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Street Race Truck More... The Toolbox

Engine Building - Valvetrain Tips


With today’s valvetrain technology it seems like there are more valve spring choices than ever before. And with all the options available it can quickly become confusing. However there are a few basics that can help when it’s time to make an upgrade. Your valve springs should always be matched to the camshaft as closely as possible. A spring pressure that is too weak allows the valve to hang open and, worst case scenario, it could hit the piston. If the valves begin to float it will starve the engine of power and lead to excessive wear on the valves. After time this can reduce spring pressure, which can cause keepers to fall out and drop the valve into the cylinder. Too high of valve spring pressure can lead to abnormally fast valvetrain wear. Always check with the cam manufacturer and follow their recommended valve spring choice and installation specs.

Valvetrain geometry

If you’re installing a new camshaft and you’re also purchasing new valvetrain components, the last thing you should buy are the pushrods. Unless the engine is completely stock, it’s almost impossible to predict what length pushrods you’ll need. The block and head deck height, rocker arms, lifter design, valve stem length, and cam profile will all affect the pushrod length you’ll need. Instead, invest in a pushrod length checking tool. They are simple to use and sold in a variety of lengths.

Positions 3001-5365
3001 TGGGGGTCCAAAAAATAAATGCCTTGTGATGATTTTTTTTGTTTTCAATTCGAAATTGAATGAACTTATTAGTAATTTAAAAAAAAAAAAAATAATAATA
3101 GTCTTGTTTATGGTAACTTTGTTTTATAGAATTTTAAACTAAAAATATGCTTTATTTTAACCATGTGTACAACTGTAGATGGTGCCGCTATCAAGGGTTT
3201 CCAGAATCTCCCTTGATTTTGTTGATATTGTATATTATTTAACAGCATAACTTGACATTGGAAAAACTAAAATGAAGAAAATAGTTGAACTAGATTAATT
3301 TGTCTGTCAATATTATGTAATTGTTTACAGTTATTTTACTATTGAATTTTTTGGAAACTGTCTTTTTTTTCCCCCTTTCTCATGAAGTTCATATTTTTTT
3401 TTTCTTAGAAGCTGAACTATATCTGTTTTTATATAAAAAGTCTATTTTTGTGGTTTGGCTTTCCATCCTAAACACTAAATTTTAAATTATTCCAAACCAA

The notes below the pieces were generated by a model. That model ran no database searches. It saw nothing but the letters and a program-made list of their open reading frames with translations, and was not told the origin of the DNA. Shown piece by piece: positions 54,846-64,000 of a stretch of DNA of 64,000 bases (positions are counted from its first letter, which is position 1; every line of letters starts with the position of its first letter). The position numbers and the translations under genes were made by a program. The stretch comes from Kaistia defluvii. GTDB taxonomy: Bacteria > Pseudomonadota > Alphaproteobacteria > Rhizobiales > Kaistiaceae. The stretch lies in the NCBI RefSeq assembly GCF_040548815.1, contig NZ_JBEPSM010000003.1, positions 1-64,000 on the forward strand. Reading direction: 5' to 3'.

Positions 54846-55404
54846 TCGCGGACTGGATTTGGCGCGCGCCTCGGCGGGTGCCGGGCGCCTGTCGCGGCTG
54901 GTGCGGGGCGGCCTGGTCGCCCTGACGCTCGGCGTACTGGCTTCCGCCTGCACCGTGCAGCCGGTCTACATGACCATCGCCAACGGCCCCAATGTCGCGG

Rocker Arm Ratios

Every little bit counts when it comes to performance and an excellent way to squeeze some extra power out of your engine is by increasing your rocker arm ratio. For example, moving from a 1.5 ratio rocker arm to a 1.6 would effectively increase the overall valve lift. Since valve lift is the measure of the cam lobe lift multiplied by the rocker arm ratio, we can calculate what the valve lift will change to. Let’s say we have a cam lift of .319 x 1.5 which gives us .479-inch valve lift. If you were to upgrade to a 1.6 ratio rocker arm the valves would now open to .510-inches, which gives you an added .031-inches of extra lift. Essentially the more air and fuel you can move through your combustion chamber the more power you gain. But before you make the upgrade, be sure to check what your piston to valve clearance is and make sure rest of your valvetrain components can handle the additional ratio.

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